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Metabolomics

, Volume 11, Issue 1, pp 175–183 | Cite as

Wax ester and lipophilic compound profiling of Euglena gracilis by gas chromatography-mass spectrometry: toward understanding of wax ester fermentation under hypoxia

  • Takeshi FuruhashiEmail author
  • Takumi Ogawa
  • Rai Nakai
  • Masami Nakazawa
  • Atsushi Okazawa
  • Adchara Padermschoke
  • Kazuki Nishio
  • Masami Yokota Hirai
  • Masanori Arita
  • Daisaku Ohta
Short Communication

Abstract

Lipids are being increasingly used as biodiesel feedstock, and several saturated wax esters from Euglena gracilis are candidates for outdoor bulk production. Wax ester fermentation in Euglena is strongly increased by hypoxia, but key events underlying the metabolic shift toward wax ester biosynthesis are poorly understood. Profiling of wax esters and other lipophilic compounds is the first step for research toward the clarification of wax ester fermentation molecular mechanisms, and thus, a simple and comprehensive platform for their profiling is required. In this study, we established a profiling method for wax esters and lipophilic compounds in Euglena using gas chromatography-mass spectrometry (GC–MS). Using this method, we compared accumulation profiles of wax esters and lipophilic compounds between a wild-type Euglena Z strain and a bleached SM-ZK strain. Both the wild-type and the bleached strains contained C14:0 fatty acid-C14:0 fatty alcohol as a dominant wax ester. Wax ester fermentation initiated 4 h after the cessation of oxygen supply by halting the culture agitation resulting in linear increase and proportional changes of wax ester amounts during 24 h. However, complete anoxia by nitrogen gas aeration inhibited wax ester production and the addition of bicarbonates reversed the inhibition, suggesting that there is a need for an additional carbon source for wax ester fermentation under anoxia. Our simple method enables the investigation of metabolic responses leading to wax ester fermentation in Euglena.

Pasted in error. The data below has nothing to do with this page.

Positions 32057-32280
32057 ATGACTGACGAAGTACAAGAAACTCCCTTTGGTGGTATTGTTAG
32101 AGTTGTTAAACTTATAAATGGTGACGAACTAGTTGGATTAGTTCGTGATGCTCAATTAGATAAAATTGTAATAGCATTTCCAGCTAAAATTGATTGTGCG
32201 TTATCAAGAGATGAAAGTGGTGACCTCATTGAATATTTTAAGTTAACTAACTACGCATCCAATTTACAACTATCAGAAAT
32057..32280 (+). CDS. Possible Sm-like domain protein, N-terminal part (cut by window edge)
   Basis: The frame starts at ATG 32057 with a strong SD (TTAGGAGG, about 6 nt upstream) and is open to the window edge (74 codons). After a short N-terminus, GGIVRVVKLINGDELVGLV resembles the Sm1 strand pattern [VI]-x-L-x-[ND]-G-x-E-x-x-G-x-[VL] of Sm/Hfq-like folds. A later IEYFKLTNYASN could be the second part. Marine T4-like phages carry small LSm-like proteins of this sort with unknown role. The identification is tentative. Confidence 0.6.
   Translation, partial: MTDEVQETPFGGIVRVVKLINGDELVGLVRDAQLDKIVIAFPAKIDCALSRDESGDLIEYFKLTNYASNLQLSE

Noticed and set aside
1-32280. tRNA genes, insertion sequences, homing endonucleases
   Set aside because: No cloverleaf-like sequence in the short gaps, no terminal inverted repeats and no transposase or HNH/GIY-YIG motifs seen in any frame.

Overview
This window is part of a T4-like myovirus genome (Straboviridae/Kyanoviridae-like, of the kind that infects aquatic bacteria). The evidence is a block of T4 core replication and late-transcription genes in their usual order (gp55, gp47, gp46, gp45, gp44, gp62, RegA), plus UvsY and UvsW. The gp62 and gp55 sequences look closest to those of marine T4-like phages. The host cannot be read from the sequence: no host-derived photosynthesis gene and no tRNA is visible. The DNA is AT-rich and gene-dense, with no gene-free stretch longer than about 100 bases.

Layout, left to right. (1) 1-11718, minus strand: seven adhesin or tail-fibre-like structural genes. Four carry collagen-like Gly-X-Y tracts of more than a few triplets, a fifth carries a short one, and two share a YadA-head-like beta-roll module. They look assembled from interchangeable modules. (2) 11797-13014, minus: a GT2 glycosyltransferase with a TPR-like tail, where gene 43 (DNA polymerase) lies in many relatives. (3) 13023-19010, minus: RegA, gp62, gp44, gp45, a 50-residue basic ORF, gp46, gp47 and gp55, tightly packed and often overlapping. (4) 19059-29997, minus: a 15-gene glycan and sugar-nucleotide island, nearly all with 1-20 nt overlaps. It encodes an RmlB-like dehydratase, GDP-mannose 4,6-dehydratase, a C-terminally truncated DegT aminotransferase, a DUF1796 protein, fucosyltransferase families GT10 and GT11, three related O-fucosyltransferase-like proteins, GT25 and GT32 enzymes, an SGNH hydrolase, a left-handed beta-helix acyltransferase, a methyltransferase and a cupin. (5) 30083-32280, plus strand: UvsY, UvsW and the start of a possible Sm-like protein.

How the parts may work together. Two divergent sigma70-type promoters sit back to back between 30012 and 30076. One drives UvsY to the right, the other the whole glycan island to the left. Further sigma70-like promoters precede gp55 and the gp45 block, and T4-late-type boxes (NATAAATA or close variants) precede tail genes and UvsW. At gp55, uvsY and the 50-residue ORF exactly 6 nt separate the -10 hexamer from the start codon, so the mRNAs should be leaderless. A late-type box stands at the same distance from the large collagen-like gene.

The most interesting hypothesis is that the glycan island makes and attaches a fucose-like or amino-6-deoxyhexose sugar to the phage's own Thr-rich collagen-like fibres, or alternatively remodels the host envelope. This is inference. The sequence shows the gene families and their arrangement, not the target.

Keywords

Euglena Wax ester Hypoxia 

Notes

Acknowledgments

We thank Dr. Tsugawa (RIKEN) for assisting with the statistical analysis.

Supplementary material

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Supplementary material 1 (PSD 1,994 kb)
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Supplementary material 1 (DOC 55 kb)

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Copyright information

© Springer Science+Business Media New York 2014

Authors and Affiliations

  • Takeshi Furuhashi
    • 1
    Email author
  • Takumi Ogawa
    • 2
  • Rai Nakai
    • 2
  • Masami Nakazawa
    • 2
    • 3
  • Atsushi Okazawa
    • 2
  • Adchara Padermschoke
    • 2
  • Kazuki Nishio
    • 2
  • Masami Yokota Hirai
    • 1
  • Masanori Arita
    • 1
    • 4
  • Daisaku Ohta
    • 2
  1. 1.RIKEN Center for Sustainable Resource ScienceYokohamaJapan
  2. 2.Graduate School of Life and Environmental SciencesOsaka Prefecture UniversityOsakaJapan
  3. 3.Japan Science and Technology Agency (JST)Precursory Research for Embryonic Science and Technology (PRESTO)MeguroJapan
  4. 4.National Institute of GeneticsMishimaJapan

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